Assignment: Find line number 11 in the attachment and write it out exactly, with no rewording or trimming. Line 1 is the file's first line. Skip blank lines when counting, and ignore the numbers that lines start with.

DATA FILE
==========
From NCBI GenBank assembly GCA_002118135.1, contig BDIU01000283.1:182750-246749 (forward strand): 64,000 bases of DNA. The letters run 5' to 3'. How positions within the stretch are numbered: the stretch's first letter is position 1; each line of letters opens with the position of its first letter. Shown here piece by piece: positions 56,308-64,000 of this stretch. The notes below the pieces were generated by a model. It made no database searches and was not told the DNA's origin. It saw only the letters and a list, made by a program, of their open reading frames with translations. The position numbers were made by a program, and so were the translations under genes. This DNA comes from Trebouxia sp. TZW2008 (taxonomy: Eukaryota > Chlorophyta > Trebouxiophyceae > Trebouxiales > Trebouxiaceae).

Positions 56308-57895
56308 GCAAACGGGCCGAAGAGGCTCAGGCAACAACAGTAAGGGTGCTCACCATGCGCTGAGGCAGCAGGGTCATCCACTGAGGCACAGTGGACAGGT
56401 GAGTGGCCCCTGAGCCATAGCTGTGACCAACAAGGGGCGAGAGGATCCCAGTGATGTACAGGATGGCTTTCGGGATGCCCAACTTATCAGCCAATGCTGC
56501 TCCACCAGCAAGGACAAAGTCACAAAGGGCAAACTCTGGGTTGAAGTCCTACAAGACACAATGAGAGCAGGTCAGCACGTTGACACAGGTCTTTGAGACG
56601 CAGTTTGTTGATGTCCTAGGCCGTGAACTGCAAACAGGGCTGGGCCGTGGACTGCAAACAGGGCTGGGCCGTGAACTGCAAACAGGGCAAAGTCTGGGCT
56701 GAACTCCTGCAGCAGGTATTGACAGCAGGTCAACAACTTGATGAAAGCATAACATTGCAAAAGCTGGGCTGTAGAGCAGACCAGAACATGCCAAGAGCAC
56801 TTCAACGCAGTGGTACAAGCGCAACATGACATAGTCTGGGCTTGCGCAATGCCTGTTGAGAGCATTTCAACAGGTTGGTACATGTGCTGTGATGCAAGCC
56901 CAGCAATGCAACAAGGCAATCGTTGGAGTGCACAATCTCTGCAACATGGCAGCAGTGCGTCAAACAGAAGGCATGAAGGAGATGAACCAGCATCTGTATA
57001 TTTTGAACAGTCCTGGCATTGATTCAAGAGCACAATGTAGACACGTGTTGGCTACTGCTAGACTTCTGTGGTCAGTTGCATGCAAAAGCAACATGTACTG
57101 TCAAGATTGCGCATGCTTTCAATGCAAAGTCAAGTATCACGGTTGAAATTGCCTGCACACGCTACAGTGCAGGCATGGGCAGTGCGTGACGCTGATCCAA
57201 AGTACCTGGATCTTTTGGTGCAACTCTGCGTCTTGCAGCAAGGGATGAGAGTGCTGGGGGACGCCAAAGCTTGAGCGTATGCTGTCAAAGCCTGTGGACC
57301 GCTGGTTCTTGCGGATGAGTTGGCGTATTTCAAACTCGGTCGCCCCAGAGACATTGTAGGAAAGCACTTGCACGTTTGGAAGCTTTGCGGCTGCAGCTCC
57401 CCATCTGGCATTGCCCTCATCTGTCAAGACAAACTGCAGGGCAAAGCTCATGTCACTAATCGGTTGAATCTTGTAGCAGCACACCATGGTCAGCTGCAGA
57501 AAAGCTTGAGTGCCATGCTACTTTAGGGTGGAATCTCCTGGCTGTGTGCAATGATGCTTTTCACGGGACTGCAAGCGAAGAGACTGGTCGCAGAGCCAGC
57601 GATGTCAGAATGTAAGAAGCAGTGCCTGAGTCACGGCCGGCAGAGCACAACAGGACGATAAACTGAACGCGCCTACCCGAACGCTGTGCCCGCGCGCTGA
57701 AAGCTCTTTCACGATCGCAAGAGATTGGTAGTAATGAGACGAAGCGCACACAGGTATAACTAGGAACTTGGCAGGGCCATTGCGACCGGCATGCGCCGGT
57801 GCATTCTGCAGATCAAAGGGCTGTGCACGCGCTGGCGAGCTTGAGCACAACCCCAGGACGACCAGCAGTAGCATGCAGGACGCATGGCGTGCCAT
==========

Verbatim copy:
57101 TCAAGATTGCGCATGCTTTCAATGCAAAGTCAAGTATCACGGTTGAAATTGCCTGCACACGCTACAGTGCAGGCATGGGCAGTGCGTGACGCTGATCCAA